Force is generated by myosins pulling on thin filaments consisting of actin, troponin, and tropomyosin (Fig. 2). During diastole, when the intracellular calcium levels in the cell are low, tropomyosin lies along the myosin strong-binding sites on actin, sterically inhibiting force generation (blocked state of tropomyosin; McKillop and Geeves, 1993; Lehman et al., 1994). When calcium enters the sarcomere, it binds to troponin C, leading to an axial shift in the tropomyosin positioning on actin to the closed state. This partially exposes the myosin strong-binding sites on actin. Myosin strong binding to the thin filament pushes tropomyosin into the open state, which opens multiple adjacent myosin-binding sites, leading to cooperative recruitment of myosin cross-bridges. Therefore, calcium-based regulation depends on calcium, myosin binding, and the coupling between troponin and tropomyosin.
Bins: Kinetics of the calcium transient, calcium binding to troponin, tropomyosin positioning along actin, calcium dissociation kinetics, cooperativity of activation.
Mechanics of the myosin working stroke
Cardiac myosin has a core structure that is conserved with other myosins (Preller and Manstein, 2012; Winkelmann et al., 2015). It is a hexameric complex comprised of two myosin heavy chains (MHCs), two regulatory light chains (RLCs), and two essential light chains (ELCs). The two MHCs dimerize via a long coiled-coil tail that facilitates oligomerization into the thick filament. The head domain of the MHC contains the sites of ATP hydrolysis and actin binding. Small conformational changes at the nucleotide binding site associated with nucleotide binding, hydrolysis, and release cause kinking of the relay helix and rotation of the converter domain (Fig. 3). The converter domain acts as a fulcrum, and its rotation is amplified into a larger displacement by the lever arm composed of the light chain binding domain (Rayment et al., 1993b). This rotation is known as the powerstroke, and the lever arm rotates by ∼70° to generate a unitary displacement (or working stroke), d, of ∼6 nm (Dominguez et al., 1998; Fig. 3 B). The force generated is proportional to both the unitary displacement and the stiffness of the myosin cross-bridge. Thus, if a given mutation affects the mechanics of the working stroke, by either changing the angular swing or the stiffness of the lever arm, this can affect myosin force production.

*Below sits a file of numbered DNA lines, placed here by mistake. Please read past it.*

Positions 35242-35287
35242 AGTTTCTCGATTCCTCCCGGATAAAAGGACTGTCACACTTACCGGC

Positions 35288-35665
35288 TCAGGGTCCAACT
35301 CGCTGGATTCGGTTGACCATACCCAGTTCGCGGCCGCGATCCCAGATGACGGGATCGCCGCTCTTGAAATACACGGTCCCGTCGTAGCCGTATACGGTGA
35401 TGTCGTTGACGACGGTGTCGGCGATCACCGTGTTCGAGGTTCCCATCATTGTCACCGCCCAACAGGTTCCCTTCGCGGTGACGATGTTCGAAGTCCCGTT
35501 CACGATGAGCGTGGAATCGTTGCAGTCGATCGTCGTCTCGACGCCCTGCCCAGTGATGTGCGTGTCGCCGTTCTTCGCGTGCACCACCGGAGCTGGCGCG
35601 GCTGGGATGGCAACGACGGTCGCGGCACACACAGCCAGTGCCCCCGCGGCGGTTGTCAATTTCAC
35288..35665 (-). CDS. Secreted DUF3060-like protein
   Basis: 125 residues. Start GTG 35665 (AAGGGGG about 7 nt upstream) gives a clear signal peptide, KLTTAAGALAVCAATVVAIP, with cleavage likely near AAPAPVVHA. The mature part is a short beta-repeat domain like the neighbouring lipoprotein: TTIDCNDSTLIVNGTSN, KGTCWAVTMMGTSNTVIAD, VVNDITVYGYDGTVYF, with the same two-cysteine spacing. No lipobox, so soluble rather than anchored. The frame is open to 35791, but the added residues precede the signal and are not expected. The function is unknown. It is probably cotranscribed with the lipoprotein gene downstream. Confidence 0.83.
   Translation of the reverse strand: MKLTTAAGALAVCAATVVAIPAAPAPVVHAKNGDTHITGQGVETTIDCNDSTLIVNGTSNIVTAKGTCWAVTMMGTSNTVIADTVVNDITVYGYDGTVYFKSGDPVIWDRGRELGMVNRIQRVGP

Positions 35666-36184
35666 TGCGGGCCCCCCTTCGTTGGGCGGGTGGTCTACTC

Bins: Mechanics of the working stroke.
Kinetics of the myosin enzymatic cycle
Myosin generates force in an ATP-dependent manner (Lymn and Taylor, 1971; De La Cruz and Ostap, 2004). In the absence of nucleotide, myosin strongly binds actin. ATP binding causes rapid dissociation of actin and myosin. Myosin then hydrolyzes ATP and it adopts a primed “pre–power stroke conformation” (Dominguez et al., 1998). Upon strong binding to actin, phosphate is released and the myosin undergoes its power stroke, generating force. ADP is then released, generating an additional small displacement (Greenberg et al., 2014) and the cycle resets. The rates and equilibrium constants that define these biochemical transitions are major determinants of the rates of muscle shortening (see below). The slowest transition in the ATPase cycle is the rate of myosin strong binding to actin and the subsequent phosphate release (∼10 s−1 at 20°C). The unloaded muscle shortening speed is limited by the rate of ADP release (Bárány, 1967; Siemankowski et al., 1985) from actomyosin (∼70 s−1 at 20°C; Deacon et al., 2012).
Bins: Myosin kinetics, load dependence of kinetics.
Myosin thick filament–based regulation of muscle contraction